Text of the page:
Innsbrook Board postpones vote on Wags and Whiskers Animal Shelter

By Jack Underwood, Staff Writer
Posted 4/18/24

The Innsbrook Board of Trustees met on April 9 to discuss the Wags and Whiskers Animal Shelter and their septic lagoon.

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Innsbrook Board postpones vote on Wags and Whiskers Animal Shelter


CORRECTION: A correction has been made to this story. In a previous version the story stated that the next Innsbrook Board of Trustees meeting will be on May 7, that meeting is on May 14 and will take place in the Common Room of the Innsbrook Resort. Attendees who are not resort residents may use the entrance on Stracks Church Road. 

It was standing room only in the Village Hall of Innsbrook as the Board of Trustees met on April 9 to discuss the Wags and Whiskers Animal Shelter and their septic lagoon that has been a point of contention in meetings for over a year.

Trustees heard from a few opponents and a breadth of supporters of the shelter. Speakers sought to alleviate concerns from the board that the lagoon may negatively affect the surrounding area or pose a public health risk. 

Proponents of the shelter included citizens as well as members at the Wags and Whiskers Shelter and the engineers they had brought on to examine their position.

“The first thing that comes to me is how important it is, for the Village of Innsbrook, to provide this kind of resource for the community,” said Nancy Inman, the first speaker at the meeting.

Inman, who pointed out that she is an attorney, although not serving as legal counsel to Wags and Whiskers, continued saying she did not feel the village’s ordinances prohibited the construction or use of the lagoon in the first place.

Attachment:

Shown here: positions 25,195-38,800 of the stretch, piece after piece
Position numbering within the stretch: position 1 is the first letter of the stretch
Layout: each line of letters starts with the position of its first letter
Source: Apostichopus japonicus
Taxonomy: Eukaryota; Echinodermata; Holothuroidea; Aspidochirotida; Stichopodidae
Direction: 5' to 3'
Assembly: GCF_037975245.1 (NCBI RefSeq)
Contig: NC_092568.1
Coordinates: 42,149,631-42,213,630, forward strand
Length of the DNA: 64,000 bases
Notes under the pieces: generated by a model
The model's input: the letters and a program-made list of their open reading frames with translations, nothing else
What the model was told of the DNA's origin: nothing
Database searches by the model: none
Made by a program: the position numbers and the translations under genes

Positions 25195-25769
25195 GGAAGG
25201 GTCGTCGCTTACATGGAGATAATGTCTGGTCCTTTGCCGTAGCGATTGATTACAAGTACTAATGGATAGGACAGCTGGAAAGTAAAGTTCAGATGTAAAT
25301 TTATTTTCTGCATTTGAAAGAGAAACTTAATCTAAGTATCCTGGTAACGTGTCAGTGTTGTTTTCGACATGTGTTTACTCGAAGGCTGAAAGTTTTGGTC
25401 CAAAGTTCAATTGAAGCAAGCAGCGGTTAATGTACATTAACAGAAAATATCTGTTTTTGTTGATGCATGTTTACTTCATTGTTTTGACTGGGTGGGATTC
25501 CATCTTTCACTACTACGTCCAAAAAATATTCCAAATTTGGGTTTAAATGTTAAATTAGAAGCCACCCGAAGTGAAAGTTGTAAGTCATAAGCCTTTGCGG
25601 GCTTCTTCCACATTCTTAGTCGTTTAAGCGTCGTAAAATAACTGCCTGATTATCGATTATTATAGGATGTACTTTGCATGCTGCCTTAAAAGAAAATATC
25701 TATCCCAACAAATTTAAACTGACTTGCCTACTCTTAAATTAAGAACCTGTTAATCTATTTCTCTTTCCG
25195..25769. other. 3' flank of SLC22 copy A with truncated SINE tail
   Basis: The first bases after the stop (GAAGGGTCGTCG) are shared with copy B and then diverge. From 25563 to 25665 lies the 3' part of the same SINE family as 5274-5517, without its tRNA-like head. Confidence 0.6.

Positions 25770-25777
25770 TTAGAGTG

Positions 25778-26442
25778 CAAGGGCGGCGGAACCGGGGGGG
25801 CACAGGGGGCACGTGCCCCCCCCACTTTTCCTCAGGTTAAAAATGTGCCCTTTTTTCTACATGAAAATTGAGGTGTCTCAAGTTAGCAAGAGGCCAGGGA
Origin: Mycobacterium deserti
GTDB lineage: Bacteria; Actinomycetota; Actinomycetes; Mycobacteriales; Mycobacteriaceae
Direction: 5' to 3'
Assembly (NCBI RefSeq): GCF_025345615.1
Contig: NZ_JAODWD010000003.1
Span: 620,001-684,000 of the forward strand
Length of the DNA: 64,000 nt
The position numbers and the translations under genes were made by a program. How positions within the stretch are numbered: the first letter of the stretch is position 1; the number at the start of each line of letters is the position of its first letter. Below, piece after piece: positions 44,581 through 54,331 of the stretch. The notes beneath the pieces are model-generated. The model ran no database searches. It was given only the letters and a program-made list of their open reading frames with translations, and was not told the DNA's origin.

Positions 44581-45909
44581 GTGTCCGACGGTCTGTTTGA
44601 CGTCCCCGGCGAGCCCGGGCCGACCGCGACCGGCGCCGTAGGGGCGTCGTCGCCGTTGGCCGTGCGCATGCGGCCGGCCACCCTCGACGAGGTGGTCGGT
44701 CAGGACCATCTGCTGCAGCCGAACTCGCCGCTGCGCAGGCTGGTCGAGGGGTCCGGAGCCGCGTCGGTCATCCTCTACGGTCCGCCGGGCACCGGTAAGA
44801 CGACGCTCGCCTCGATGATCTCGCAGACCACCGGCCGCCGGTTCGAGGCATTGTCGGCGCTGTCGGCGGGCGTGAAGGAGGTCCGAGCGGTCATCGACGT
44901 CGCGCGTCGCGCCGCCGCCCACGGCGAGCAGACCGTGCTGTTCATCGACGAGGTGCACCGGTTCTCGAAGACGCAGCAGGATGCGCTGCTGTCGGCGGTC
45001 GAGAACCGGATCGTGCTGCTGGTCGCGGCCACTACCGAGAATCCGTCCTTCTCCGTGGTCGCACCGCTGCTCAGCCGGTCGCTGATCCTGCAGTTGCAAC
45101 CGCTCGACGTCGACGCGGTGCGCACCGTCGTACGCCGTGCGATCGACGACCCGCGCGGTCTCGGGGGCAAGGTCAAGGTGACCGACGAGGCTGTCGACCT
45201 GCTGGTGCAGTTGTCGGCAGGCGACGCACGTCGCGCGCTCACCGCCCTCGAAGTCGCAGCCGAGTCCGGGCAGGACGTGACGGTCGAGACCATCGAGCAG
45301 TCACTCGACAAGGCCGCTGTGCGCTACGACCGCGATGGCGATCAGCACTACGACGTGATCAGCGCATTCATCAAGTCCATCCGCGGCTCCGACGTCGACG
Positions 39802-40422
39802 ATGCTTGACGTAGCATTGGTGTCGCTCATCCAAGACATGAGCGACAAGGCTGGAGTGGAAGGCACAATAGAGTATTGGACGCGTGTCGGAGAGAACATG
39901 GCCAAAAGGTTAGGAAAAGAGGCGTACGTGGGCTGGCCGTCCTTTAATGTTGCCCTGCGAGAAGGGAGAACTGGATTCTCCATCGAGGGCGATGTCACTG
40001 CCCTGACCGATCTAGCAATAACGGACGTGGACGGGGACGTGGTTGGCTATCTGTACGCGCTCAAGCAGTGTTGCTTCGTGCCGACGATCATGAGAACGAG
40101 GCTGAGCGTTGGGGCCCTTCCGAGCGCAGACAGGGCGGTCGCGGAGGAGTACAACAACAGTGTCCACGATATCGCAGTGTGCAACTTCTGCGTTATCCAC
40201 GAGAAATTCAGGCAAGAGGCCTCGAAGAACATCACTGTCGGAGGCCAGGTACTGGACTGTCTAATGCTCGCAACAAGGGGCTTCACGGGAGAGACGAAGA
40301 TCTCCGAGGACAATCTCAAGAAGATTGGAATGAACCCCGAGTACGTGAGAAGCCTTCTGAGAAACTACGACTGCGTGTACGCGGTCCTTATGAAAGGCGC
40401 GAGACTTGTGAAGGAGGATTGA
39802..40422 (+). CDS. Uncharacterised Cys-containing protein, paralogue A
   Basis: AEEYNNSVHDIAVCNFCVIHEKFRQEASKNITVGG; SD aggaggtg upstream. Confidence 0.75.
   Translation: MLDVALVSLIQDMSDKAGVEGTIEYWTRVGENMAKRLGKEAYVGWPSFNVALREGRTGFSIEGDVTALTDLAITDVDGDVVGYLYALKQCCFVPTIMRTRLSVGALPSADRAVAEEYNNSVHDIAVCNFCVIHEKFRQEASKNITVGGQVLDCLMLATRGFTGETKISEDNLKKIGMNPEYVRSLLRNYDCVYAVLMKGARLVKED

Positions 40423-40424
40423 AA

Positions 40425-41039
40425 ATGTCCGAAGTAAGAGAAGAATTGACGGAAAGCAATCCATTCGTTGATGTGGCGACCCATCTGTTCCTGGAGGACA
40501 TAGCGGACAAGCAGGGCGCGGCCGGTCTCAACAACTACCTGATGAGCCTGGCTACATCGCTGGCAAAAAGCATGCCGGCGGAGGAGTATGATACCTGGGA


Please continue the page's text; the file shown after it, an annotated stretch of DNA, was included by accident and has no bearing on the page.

“The village, in its ordinance, has deferred the decision on types of sewers and approval for sewers to the state, and the state has approved it,” Inman said. 

She was referring to communications between the shelter and the Missouri Department of Natural Resources about a letter sent to the shelter regarding the lagoon. The letter was received on Nov. 29, 2023 and was written by Cindy LePage, an engineer with the DNR. 

The letter confirms that the shelter received an exemption from the Missouri Clean Water Law allowing them to use their lagoon as constructed. 

“This exemption is from permitting requirements of the Missouri Clean Water Law only and does not apply to or affect any county or other local ordinances and restrictions that may apply,” LePage wrote, “Based on the information provided, the use and operation of the lagoon as a pump and haul is allowed.”

Proponents of the shelter have also pointed out that the village ordinances do not explicitly ban the use of septic lagoons. 

After over two hours of public comment the board began their discussions and several members felt the volume of information they had received that evening was too much to process before a vote. Instead, a motion was approved to postpone any action until their next meeting scheduled for May 14. 

The amended site plan for the shelter which included the lagoon received a conditional positive recommendation from the planning and zoning commission on April 3 in a meeting that included over two hours of public comment.